But the study found that an “ex­ec­u­tive net­work” – tied to high-lev­el, com­plex problem-solving – al­so be­comes ac­tivated when we day­dream. These ar­eas in­clude re­gions known as the lat­er­al pre­fron­tal cor­tex and the dor­sal an­te­ri­or cin­gu­late cor­tex. The study uti­lized the brain scan­ning tech­nique func­tion­al Mag­net­ic Res­o­nance Im­ag­ing, which tracks blood flow in the brain.

“This is a sur­pris­ing find­ing, that these two brain net­works are ac­tivated in par­al­lel,” said Chris­toff. “Un­til now, sci­en­tists have thought they op­er­ated on an ei­ther-or ba­sis – when one was ac­tivated, the oth­er was thought to be dor­mant.” The less sub­jects were aware that their mind was wan­dering, the more both net­works were ac­tivated.

The quantity and qual­ity of brain ac­ti­vity sug­gests that peo­ple strug­gling to solve com­pli­cat­ed prob­lems might be bet­ter off switch­ing to a sim­pler task and let­ting their mind wan­der, Chris­toff said.

“When you day­dream, you may not be achiev­ing your im­me­di­ate goal – say read­ing a book or pay­ing at­ten­tion in class – but your mind may be tak­ing that time to ad­dress more im­por­tant ques­tions in your life, such as ad­vanc­ing your ca­reer or per­son­al rela­t­ion­ships,” said Chris­toff.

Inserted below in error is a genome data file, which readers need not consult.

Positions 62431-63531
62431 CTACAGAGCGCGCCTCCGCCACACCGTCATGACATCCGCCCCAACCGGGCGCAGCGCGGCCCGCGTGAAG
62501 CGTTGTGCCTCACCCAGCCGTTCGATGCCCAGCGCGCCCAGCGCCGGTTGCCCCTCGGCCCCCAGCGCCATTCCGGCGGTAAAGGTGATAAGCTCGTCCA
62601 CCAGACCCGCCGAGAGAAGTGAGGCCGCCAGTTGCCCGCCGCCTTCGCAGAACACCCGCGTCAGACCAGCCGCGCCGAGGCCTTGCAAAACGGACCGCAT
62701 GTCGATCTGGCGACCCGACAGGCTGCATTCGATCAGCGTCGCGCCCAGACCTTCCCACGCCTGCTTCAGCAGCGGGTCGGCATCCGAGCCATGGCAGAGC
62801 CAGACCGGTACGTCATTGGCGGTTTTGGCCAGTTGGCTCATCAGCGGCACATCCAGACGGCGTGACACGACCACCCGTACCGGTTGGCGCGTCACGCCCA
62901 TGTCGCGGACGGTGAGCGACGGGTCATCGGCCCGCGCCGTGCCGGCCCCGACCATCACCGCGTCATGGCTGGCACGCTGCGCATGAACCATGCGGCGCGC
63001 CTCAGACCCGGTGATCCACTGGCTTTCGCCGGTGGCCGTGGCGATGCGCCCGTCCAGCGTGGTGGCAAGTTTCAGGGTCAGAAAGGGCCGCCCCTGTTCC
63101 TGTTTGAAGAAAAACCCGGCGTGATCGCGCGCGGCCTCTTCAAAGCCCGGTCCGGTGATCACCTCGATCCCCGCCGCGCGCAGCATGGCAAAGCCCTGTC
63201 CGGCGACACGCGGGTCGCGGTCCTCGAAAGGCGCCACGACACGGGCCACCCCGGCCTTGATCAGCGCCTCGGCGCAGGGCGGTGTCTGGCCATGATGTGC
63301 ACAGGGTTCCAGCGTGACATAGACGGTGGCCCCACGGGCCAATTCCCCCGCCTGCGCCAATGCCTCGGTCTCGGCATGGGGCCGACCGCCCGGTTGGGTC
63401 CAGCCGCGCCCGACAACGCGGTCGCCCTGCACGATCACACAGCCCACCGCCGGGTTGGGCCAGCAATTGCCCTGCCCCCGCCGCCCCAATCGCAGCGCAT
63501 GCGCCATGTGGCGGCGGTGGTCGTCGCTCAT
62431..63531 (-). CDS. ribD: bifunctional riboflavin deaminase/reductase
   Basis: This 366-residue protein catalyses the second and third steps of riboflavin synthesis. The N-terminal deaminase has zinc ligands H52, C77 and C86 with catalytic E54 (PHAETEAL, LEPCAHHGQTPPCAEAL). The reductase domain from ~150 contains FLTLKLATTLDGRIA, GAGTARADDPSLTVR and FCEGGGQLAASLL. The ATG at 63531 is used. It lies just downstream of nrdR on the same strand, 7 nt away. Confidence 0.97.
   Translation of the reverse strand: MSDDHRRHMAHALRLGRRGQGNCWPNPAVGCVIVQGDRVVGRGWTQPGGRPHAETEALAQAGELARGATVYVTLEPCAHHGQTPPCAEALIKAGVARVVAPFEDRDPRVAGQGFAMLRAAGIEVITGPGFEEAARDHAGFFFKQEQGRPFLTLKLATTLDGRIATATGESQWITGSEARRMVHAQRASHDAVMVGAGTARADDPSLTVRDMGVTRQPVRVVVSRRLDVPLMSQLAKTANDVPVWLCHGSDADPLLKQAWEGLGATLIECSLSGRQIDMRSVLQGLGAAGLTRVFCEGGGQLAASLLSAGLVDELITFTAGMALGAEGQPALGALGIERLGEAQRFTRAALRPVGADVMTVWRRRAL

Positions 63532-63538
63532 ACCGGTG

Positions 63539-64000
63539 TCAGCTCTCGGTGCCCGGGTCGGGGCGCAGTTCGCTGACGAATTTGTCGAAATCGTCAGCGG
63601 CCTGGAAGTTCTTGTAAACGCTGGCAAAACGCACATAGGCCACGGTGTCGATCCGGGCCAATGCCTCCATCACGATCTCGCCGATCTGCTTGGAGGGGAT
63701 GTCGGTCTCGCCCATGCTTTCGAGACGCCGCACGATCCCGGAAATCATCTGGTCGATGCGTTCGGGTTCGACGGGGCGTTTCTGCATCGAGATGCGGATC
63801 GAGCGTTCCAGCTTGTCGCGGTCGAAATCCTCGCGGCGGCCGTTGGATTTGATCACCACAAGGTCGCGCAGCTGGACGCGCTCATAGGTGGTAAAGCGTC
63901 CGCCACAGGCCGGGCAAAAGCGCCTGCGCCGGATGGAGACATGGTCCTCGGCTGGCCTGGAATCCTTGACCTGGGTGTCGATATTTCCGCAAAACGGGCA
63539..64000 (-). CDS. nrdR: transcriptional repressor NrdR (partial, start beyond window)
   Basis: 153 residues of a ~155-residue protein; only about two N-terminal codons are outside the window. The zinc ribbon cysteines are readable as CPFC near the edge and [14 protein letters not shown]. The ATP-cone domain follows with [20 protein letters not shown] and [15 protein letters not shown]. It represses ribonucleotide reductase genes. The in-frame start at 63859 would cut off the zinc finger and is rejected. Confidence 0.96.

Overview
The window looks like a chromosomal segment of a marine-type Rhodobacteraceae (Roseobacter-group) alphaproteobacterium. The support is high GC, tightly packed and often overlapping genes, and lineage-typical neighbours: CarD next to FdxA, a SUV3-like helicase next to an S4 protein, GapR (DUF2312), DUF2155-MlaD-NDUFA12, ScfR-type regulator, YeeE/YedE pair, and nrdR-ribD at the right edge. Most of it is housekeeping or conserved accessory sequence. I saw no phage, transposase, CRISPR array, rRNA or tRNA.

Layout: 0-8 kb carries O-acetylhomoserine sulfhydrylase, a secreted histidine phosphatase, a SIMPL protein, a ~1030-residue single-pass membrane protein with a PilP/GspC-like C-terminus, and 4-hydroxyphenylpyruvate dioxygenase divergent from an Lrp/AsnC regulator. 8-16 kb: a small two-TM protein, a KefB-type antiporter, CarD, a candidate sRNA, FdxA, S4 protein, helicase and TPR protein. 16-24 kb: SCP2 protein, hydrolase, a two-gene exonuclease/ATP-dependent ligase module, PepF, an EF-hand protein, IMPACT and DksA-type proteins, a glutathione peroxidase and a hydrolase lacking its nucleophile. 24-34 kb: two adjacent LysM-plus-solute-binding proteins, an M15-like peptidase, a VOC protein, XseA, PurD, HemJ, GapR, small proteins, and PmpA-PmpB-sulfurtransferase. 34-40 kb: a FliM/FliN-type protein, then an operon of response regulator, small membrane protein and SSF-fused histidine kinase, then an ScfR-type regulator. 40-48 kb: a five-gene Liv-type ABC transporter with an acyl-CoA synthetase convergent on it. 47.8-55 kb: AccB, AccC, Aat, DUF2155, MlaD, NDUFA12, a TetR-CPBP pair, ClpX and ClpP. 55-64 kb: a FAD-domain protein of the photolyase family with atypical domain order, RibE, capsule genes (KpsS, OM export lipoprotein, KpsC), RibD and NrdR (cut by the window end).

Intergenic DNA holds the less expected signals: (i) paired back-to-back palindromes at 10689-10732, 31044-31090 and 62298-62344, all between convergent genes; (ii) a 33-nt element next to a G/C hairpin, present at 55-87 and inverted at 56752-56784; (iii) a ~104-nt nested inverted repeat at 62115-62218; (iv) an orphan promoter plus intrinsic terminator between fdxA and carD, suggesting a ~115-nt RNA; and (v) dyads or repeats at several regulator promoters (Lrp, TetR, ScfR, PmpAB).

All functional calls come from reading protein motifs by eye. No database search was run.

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Our brains are much more active when we daydream than previously thought, a study has found. The research, published in the journal Proceedings of the National Academy of Sciences, found that activity in many brain regions increases when our minds wander. It also finds that brain areas associated with complex problem-solving – previously thought to go dormant when we daydream – instead buzz with activity. “Mind wandering is typically associated with negative things like laziness or inattentiveness,” said University of British Columbia psychologist Kalina Christoff, lead author of the research. But in reality it appears “our brains are very active when we daydream – much more active than when we focus on routine tasks.” Study participants were placed in a brain scanner, where they performed the simple routine task of pushing a button when numbers appear on a screen. The researchers tracked subjects’ attentiveness moment-to-moment through brain scans, subjective reports from subjects and by tracking their performance on the task. The findings suggest that daydreaming – which can occupy as much as one third of our waking lives – is an important cognitive state where we unconsciously turn our attention from immediate tasks to sort through important problems in our lives, Christoff said. Until now, the brain’s “default network” – which is linked to easy, routine mental activity and includes zones known as the medial prefrontal cortex, the posterior cingulate cortex and the temporoparietal junction – was the only part of the brain thought to be active when our minds wander, Christoff explained. But the study found that an “executive network” – tied to high-level, complex problem-solving – also becomes activated when we daydream. These areas include regions known as the lateral prefrontal cortex and the dorsal anterior cingulate cortex. The study utilized the brain scanning technique functional Magnetic Resonance Imaging, which tracks blood flow in the brain. “This is a surprising finding, that these two brain networks are activated in parallel,” said Christoff. “Until now, scientists have thought they operated on an either-or basis – when one was activated, the other was thought to be dormant.” The less subjects were aware that their mind was wandering, the more both networks were activated. The quantity and quality of brain activity suggests that people struggling to solve complicated problems might be better off switching to a simpler task and letting their mind wander, Christoff said. “When you daydream, you may not be achieving your immediate goal – say reading a book or paying attention in class – but your mind may be taking that time to address more important questions in your life, such as advancing your career or personal relationships,” said Christoff.